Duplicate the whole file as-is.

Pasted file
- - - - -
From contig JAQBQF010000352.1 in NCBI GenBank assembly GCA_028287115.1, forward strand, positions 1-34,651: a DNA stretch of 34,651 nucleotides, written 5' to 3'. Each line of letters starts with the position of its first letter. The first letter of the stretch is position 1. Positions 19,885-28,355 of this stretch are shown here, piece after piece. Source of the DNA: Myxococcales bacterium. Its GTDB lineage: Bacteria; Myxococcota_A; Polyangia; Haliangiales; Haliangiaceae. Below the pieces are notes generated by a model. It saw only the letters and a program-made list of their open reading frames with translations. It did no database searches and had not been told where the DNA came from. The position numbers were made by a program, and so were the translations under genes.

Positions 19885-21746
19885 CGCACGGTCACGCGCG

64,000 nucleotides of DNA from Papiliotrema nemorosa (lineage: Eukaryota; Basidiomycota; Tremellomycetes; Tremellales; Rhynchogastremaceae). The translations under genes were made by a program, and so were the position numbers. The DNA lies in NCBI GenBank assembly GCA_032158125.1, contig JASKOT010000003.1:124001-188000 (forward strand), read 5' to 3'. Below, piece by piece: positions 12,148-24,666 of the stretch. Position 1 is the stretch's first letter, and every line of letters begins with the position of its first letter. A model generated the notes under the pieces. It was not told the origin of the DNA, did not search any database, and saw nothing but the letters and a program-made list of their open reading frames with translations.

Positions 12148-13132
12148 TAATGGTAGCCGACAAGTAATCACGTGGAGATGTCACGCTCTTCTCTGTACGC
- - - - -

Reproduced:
From contig JAQBQF010000352.1 in NCBI GenBank assembly GCA_028287115.1, forward strand, positions 1-34,651: a DNA stretch of 34,651 nucleotides, written 5' to 3'. Each line of letters starts with the position of its first letter. The first letter of the stretch is position 1. Positions 19,885-28,355 of this stretch are shown here, piece after piece. Source of the DNA: Myxococcales bacterium. Its GTDB lineage: Bacteria; Myxococcota_A; Polyangia; Haliangiales; Haliangiaceae. Below the pieces are notes generated by a model. It saw only the letters and a program-made list of their open reading frames with translations. It did no database searches and had not been told where the DNA came from. The position numbers were made by a program, and so were the translations under genes.

Positions 19885-21746
19885 CGCACGGTCACGCGCG

64,000 nucleotides of DNA from Papiliotrema nemorosa (lineage: Eukaryota; Basidiomycota; Tremellomycetes; Tremellales; Rhynchogastremaceae). The translations under genes were made by a program, and so were the position numbers. The DNA lies in NCBI GenBank assembly GCA_032158125.1, contig JASKOT010000003.1:124001-188000 (forward strand), read 5' to 3'. Below, piece by piece: positions 12,148-24,666 of the stretch. Position 1 is the stretch's first letter, and every line of letters begins with the position of its first letter. A model generated the notes under the pieces. It was not told the origin of the DNA, did not search any database, and saw nothing but the letters and a program-made list of their open reading frames with translations.

Positions 12148-13132
12148 TAATGGTAGCCGACAAGTAATCACGTGGAGATGTCACGCTCTTCTCTGTACGC